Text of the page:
an updated look for an important nonprofit

Feather River Land Trust


Feather River Land Trust protects critical headwaters and habitats for thousands of wildlife and plant species in the Feather River Watershed in Northern California.

Before we embarked on a multi-year user research and web design project, they hired me first to redesign their logo and modernize the organization’s visual identity. 


  •  Logo redesign
  • Visual identity
  • Maps
  • Iconography

Carrie was wonderful at guiding our team through the design process. She helped us define a vision for our branding that really represents us, and delivered a beautiful refresh of our logo and color palette that honors the spirit of our original identity, while giving it a brighter and bolder look that pops both online and in print.

—Corey Pargee, Development Director

visual identity

logo refresh

A talented local artist designed FRLT’s logo over 20 years ago but the organization didn’t ever attain a cohesive visual identity, with colors and various logo versions used over the years.

I stripped down the logo and selected the font Atrament which reminded me of retro park signage.

old logo versions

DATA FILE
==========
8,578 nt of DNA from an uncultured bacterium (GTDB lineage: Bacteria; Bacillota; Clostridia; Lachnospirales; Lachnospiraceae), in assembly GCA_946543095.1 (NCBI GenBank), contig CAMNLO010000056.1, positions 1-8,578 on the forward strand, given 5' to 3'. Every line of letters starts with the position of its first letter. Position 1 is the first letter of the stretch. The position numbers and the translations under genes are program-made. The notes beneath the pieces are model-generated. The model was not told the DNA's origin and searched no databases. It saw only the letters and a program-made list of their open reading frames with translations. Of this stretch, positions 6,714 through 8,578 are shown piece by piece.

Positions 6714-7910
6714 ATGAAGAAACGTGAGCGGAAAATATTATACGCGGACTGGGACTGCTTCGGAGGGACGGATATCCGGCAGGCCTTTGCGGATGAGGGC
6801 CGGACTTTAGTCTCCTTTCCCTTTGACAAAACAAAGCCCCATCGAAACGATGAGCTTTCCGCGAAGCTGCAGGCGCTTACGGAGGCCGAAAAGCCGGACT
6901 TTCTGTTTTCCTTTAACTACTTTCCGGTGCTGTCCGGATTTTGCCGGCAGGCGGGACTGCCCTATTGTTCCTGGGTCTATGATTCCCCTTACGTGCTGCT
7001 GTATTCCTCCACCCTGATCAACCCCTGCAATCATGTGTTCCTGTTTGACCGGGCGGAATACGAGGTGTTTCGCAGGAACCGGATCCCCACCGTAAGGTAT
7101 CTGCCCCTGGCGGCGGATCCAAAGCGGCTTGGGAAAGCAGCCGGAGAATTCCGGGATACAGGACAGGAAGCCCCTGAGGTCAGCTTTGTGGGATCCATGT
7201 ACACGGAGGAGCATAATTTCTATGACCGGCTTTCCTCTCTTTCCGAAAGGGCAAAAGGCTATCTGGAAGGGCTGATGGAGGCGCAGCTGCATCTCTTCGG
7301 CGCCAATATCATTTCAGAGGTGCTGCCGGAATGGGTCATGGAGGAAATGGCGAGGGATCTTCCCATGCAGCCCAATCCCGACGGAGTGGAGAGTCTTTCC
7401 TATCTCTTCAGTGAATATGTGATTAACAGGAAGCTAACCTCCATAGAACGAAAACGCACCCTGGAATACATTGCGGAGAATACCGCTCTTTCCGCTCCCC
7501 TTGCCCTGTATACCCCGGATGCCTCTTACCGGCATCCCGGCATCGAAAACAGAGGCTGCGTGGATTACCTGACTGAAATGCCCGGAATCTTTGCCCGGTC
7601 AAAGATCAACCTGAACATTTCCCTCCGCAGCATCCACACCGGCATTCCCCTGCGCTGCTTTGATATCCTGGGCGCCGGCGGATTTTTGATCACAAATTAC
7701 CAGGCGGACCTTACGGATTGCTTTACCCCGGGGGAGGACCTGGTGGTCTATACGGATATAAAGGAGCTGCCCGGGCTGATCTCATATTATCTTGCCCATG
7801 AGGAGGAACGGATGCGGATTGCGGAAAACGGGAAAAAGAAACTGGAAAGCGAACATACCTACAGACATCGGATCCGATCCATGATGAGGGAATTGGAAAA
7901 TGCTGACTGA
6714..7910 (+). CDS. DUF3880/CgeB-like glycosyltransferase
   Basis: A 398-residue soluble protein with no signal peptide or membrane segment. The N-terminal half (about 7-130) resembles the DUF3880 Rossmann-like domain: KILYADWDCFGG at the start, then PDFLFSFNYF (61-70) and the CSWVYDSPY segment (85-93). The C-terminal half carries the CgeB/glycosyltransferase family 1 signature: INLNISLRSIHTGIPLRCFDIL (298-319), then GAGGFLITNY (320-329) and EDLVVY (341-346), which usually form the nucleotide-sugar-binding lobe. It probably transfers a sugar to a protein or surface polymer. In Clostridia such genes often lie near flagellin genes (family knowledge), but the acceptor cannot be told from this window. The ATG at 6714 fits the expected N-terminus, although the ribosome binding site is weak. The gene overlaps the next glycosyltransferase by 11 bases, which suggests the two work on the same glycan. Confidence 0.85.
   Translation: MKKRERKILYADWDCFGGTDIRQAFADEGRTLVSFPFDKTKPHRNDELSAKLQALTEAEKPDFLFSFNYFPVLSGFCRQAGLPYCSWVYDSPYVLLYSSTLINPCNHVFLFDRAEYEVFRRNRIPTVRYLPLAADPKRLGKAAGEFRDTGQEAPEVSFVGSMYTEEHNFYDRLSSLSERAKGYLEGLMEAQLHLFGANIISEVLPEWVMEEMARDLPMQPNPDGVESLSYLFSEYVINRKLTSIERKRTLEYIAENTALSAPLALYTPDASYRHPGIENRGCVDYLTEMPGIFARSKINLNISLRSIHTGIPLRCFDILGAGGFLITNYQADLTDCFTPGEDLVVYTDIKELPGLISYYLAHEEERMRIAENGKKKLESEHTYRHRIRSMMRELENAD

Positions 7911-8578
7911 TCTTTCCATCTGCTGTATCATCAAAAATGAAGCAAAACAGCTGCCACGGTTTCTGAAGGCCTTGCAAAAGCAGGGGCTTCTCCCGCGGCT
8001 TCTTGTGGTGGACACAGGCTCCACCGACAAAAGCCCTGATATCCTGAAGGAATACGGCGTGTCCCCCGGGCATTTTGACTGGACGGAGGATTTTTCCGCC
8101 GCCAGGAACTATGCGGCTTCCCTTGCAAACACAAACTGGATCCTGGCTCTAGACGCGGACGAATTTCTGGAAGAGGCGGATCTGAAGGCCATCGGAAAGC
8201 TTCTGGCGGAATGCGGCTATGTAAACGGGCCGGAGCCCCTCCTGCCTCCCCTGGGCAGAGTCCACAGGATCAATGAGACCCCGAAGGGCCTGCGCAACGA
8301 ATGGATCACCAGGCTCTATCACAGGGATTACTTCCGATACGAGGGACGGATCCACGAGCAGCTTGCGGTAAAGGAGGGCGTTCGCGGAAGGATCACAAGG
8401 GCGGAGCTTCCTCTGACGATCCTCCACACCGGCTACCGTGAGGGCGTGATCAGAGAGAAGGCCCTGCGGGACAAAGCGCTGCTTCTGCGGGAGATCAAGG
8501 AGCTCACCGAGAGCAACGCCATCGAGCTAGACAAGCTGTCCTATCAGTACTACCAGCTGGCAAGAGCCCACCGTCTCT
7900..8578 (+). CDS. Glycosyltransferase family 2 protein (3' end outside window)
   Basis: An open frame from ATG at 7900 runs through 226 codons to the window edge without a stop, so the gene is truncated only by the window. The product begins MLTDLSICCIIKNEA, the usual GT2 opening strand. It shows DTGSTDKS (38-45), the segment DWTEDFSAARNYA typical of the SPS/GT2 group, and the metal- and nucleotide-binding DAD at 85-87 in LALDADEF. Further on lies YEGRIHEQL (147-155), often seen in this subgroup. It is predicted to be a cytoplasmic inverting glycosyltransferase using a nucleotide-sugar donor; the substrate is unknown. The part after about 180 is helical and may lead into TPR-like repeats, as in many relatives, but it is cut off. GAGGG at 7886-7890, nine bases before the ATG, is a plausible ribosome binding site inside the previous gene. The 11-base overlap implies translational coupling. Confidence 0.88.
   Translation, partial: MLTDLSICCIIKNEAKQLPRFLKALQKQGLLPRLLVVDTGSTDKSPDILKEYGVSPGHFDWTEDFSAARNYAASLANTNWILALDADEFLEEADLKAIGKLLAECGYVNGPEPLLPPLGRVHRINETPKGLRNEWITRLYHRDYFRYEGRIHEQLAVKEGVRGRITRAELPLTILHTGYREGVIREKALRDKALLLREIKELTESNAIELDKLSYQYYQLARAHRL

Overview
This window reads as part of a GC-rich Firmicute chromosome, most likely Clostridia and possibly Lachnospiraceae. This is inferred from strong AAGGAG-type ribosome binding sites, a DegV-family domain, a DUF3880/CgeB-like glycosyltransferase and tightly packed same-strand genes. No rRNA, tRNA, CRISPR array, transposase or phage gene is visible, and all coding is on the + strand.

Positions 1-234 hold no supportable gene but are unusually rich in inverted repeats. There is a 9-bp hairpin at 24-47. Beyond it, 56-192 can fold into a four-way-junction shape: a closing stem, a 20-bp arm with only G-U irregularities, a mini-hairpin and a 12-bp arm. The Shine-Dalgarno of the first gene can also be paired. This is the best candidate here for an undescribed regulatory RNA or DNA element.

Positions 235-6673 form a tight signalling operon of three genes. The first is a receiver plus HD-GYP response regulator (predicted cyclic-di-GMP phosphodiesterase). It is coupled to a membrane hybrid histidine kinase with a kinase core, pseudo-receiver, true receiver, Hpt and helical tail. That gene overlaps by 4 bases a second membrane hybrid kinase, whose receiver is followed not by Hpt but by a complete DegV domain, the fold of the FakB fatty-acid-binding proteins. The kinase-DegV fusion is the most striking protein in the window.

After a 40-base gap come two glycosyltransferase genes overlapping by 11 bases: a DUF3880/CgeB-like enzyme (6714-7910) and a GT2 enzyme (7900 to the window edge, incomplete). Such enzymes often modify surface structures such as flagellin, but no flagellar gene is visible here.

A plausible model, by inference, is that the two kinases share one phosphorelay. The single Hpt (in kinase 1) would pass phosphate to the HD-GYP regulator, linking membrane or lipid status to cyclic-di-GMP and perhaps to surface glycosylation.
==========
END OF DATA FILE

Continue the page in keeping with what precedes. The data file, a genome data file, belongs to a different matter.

nonprofit logo
old logo

new logo

new color logo for a nonprofit
new logo for nonprofit

color palette

The natural beauty of the Sierra Nevada mountains was the inspiration for the new color palette. However, once I began to design the website, some of the colors looked too muted. I brightened all but the green grass color for a more lively, warmer look.

new color palette

color palette for nonprofit

web-adapted color palette

web color palette for nonprofit


Maps are important for land trusts and conservation organizations to convey the impact of their work. Prior to commissioning me to design maps, FRLT tended to use GIS software to produce all of their maps. I worked with their geographer to develop accurate, more user-friendly maps that fit into their new color palette.

watershed map

FRLT works in an extremely remote region in Northern California. Since many of FRLT’s supporters are from out of the region, I wanted to add points of context like cities (Reno + Chico), highways (395 and 80) and tourist destinations (Lassen Peak) to help viewers more clearly identify the region. I also simplified map features and removed unnecessary elements.

watershed map before

watershed map before a graphic designer cleaned up

watershed map after

watershed map after a graphic designer cleaned up

preserves maps

I redesigned the maps for FRLT’s 5  public preserves to be easier for “non-map” people to use and explore the land. I intentionally selected portrait orientation for all preserves’ maps so users can more easily view once they download to their phones. 

preserves maps before

map design before graphic designer
map before a graphic designer

preserves maps after

map design
map after graphic designer

It's rare to work with a really good designer who has such good marketing instincts and knowledge and also understands nonprofits. Plus, of course, she's smart and fun and fast and professional.

—Katie Bagby, Donor Relations & Communications Specialist​

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